Advanced Search

Sign guestbook

Read guestbook

Nuisance Algae FAQ

Ridding yourself of Nuisance Algae

By: Gregory S. Taylor

Nuisance Algae is well, a nuisance

Nuisance algae can be caused by several factors. It's widely accepted that every tank will have a bout with algae at some point in it's history. It's a normal occurance that shouldn't cause panic. In fact, some amount of algae is a sign of a healthy, thriving tank. Unless your algae problem is growing with no signs of slowing, my advice is not to worry about it.

What are the contributing factors of hair algae?

High Phosphates / Nitrates. These nutrients fuel the growth of hair algae.
Lighting. Flourescent and MH bulbs slowly shift spectrum while improper bulb selection can fuel algae growth from day one.

What can you do to control and eliminate hair algae? (in no particular order)

Harvest as much of the algae as you can by hand. If you pull the algae out of the water you are removing all the nutrients that algae consumed. If you leave the algae in the tank it will eventually release the nutrients when it dies and decomposes, fueling the cycle even further. It will help your frustration level if you think about how nice it was for the algae to convert the nitrate and phosphate into a form that you can actually grab ahold of and remove from your tank manually. It's a lot cheaper than a water change.

Don't scrub or brush the rock when you remove the algae. Scrubbing or brushing the rock will more likely spread the scourge rather than stop it. Scrubbing also will prepare the rock surface for attachment of new algae. It's much better to simply "pull" the algae off and remove it from the tank in one motion, attempting to not let any of the algae float free in the water. If there is still some on the rock, that's ok, you don't have to remove every last trace, it will eventually die off.

Run a skimmer. A good protein skimmer will help pull nutrients out of the water that bad algae feeds on. Reduce your light period. Depending on what other organisms you have in your tank, you can reduce your light period anywhere from a few hours a day less than normal to none at all. Use your own judgement based on your tank. I wouldn't do this until I had harvested as much of the algae from the tank as possible, otherwise you will have a lot of dead algae polluting your tank.

Use a pure water source for all water additions. Using RO, RO/DI, or some other water purification that removes phosphates and Nitrates will prevent you from feeding the problem right from the start.

Water Changes. Water changes can reduce Phosphates and Nitrates but it probably won't fix the problem long-term. You need to find the source of nutrients and resolve the problem at that point.

Replace old bulbs. Always replace your bulbs at the recommended time periods.

Don't use "grow" or plain old bulbs. Grow bulbs tend to have more light from the "red" portion of the spectrum which helps algaes grow but does nothing else for your tank. Get rid of them and spend a little money on good marine bulbs that are the proper spectrum.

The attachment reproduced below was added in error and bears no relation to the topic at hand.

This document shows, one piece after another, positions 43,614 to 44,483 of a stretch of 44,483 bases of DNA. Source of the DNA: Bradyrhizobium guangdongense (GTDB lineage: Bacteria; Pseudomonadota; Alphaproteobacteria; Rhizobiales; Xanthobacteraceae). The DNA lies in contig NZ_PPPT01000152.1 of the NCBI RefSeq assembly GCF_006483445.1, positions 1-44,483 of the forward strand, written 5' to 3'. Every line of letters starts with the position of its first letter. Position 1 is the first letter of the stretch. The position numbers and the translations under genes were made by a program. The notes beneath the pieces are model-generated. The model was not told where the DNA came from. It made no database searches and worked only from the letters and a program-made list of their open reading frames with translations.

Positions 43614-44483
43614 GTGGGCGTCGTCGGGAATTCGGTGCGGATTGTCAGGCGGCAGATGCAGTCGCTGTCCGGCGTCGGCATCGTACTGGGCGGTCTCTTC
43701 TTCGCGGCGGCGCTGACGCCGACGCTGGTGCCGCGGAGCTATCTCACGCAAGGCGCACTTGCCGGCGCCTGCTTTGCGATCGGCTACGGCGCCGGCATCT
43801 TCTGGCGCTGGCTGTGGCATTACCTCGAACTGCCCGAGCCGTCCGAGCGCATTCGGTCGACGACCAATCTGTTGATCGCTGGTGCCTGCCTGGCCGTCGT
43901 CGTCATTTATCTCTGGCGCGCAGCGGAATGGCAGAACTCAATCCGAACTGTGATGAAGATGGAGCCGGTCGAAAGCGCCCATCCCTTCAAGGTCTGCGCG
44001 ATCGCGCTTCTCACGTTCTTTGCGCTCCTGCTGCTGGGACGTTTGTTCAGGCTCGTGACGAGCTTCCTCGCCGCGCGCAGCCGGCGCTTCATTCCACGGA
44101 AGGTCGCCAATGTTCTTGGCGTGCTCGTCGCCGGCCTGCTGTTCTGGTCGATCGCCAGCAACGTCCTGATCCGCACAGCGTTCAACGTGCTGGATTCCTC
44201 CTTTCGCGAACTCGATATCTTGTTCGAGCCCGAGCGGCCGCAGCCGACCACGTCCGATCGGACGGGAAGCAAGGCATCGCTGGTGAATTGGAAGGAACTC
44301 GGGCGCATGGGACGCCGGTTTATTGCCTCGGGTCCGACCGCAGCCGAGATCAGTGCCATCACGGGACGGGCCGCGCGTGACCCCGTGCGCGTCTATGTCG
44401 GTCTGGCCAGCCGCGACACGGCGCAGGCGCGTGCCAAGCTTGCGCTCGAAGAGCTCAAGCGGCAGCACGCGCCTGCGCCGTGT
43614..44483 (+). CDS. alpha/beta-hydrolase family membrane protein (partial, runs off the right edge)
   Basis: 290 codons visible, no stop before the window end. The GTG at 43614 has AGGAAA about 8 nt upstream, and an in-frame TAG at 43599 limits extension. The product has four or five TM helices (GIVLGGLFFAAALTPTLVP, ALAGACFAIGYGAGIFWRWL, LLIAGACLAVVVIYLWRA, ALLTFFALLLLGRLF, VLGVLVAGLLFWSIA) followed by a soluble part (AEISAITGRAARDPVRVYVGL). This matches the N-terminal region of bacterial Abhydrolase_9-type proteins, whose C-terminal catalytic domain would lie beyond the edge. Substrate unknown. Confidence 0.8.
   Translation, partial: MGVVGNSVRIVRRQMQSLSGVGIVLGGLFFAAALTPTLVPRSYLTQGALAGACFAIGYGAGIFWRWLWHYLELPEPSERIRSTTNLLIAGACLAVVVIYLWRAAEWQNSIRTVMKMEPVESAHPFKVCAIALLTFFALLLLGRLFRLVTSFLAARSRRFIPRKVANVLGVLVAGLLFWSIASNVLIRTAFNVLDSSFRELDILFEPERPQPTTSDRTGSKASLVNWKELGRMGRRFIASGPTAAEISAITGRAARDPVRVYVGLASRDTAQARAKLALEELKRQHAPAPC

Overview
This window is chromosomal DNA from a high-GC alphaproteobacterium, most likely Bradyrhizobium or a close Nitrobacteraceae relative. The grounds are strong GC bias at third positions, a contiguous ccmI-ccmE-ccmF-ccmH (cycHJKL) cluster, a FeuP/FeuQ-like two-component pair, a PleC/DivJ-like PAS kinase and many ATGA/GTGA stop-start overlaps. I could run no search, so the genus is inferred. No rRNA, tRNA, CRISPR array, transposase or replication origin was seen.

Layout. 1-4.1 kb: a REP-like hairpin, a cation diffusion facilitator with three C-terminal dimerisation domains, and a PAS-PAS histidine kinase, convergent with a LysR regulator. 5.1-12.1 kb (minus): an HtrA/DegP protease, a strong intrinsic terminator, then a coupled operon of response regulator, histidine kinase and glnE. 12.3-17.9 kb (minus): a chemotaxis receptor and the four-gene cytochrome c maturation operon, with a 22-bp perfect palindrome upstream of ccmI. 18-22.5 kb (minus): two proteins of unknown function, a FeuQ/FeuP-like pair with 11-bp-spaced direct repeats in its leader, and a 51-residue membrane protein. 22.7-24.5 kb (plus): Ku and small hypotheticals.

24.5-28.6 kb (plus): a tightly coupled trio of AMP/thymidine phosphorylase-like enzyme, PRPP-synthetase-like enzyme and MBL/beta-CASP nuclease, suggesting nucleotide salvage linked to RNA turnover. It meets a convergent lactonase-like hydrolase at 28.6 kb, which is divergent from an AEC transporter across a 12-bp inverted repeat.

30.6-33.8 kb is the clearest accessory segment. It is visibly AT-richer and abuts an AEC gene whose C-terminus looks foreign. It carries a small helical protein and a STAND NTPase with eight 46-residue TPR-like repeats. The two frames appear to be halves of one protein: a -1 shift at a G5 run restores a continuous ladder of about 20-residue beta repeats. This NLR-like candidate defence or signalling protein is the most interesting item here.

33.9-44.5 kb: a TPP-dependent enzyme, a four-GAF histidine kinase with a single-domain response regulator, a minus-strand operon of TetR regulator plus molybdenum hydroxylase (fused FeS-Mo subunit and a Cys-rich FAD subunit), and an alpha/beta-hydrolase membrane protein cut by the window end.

Don't let natural sunlight into your tank. Some people have been very successfull at using natural sunlight to light their tanks. However, if you are having an algae problem, then I would stop using sunlight until you get it under control.

Get a good cleanup crew. The formula that worked for me was (roughly) 1 snail per gallon and 1 hermit for every 2 gallons. (In my 55 I put 40 snails and 24 hermits)

Don't over feed. In fact, you should decrease or (some suggest) stop feeding completely. Over feeding can create a surplus of nutrients. Uneaten food decomposes into the perfect fuel for hair algae. A large cleanup crew will help you with this situation also, as they will eat "overfeedings". Feeding less reduces the nutrient "input" into your system, giving the algae less "food". Additionally, not feeding will theoretically induce the critters in your tank to eat the nuisance algae. It's kind of like when Mom said "No dessert before you finish your brussel sprouts."

Grow competing 'good' algae like calerpa, etc. These algae can also become annoying as they can grow very quickly as well. Also, you may have trouble keeping them in your tank if you have fish that eat them. (Tangs for example). A refugium is a good way to grow macro-algae's without letting your fish eat it all.

Another competing 'good' algae is coralline. Be sure your pH, Ca and Alk levels are appropriate for good coralline growth and eventually it will take over any vacant spot in your tank.

Adequate water circulation. Good water circulation is also attributed in ridding a tank of hair algae. Try adding more powerheads to your tank

Clean filters regularly. Be sure to clean any physical filters at LEAST once a week, more often is better. Any pre-filters should be rinsed throughly and any algae removed from them.

Lower water temperature. If you have the capability, lower your water temperature to about 74 degrees. The concept here is that this temperature shouldn't effect inverts or fish, but will stunt the growth of the algae.

Most importantly, be patient. The algae will not go away overnight. It can grow faster than you can pull it, but it recedes very slowly. Don't get discouraged and keep harvesting as often as you can. You will beat it eventually!

Help support this website by shopping at the SaltyZoo Web Store

This page last updated on: June 8, 2003

Copyright © 2001 by Gregory S. Taylor. All Rights Reserved. No part of this site may be reproduced or transmitted in any form or by any electronic or mechanical means, without permission in writing from Gregory S. Taylor.